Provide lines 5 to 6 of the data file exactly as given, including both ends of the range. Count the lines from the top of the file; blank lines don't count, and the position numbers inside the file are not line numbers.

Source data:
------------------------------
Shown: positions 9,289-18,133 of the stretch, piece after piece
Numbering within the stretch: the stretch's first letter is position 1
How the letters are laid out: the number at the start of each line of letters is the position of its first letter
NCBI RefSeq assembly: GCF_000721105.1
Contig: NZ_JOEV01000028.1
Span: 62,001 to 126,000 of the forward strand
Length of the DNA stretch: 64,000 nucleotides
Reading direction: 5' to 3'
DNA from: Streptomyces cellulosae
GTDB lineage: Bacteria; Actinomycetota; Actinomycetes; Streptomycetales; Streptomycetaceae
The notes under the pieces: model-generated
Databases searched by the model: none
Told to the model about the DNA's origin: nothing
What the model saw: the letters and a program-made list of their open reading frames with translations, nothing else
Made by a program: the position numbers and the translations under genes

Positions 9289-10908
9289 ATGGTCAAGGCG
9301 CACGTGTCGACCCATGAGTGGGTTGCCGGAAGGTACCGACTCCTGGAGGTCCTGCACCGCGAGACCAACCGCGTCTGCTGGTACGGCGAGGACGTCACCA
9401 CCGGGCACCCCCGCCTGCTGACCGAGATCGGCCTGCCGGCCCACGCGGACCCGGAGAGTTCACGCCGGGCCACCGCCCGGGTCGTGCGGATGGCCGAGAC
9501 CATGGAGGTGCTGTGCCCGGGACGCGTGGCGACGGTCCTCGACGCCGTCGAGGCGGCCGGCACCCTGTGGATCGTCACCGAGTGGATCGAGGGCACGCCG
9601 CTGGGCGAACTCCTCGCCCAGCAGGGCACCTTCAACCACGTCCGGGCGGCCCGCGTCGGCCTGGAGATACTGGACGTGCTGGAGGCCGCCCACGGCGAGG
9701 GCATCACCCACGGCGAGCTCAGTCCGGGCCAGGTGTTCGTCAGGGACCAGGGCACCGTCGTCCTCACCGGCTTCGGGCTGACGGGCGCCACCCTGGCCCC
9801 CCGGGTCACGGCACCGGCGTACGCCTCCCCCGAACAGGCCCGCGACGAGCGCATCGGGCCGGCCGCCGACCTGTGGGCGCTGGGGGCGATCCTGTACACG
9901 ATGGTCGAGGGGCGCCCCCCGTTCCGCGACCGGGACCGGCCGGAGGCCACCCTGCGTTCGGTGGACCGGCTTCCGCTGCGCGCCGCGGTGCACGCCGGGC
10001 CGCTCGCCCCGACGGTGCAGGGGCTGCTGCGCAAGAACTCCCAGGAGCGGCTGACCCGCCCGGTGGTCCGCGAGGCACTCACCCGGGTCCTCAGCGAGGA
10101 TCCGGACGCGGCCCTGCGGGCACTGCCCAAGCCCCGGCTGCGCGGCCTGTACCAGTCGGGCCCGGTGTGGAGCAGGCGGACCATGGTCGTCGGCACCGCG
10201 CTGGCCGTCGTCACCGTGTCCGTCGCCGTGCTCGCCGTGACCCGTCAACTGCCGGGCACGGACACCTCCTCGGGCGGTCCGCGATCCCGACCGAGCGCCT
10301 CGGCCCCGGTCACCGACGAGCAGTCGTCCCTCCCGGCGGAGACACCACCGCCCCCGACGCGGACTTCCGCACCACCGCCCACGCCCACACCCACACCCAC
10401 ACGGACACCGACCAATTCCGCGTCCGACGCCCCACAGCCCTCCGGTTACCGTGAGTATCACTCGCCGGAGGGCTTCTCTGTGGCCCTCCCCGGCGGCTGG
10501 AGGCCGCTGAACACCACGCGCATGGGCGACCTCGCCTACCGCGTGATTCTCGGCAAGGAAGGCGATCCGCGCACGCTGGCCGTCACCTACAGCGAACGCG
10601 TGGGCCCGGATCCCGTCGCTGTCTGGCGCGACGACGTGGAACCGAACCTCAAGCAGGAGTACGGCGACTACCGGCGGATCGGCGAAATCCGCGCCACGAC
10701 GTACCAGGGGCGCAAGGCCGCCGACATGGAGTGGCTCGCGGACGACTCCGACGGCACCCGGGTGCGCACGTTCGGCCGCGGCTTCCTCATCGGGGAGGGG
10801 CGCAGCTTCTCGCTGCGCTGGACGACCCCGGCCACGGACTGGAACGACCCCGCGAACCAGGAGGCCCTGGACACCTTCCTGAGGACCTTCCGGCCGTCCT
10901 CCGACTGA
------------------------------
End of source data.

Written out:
Contig: NZ_JOEV01000028.1
Span: 62,001 to 126,000 of the forward strand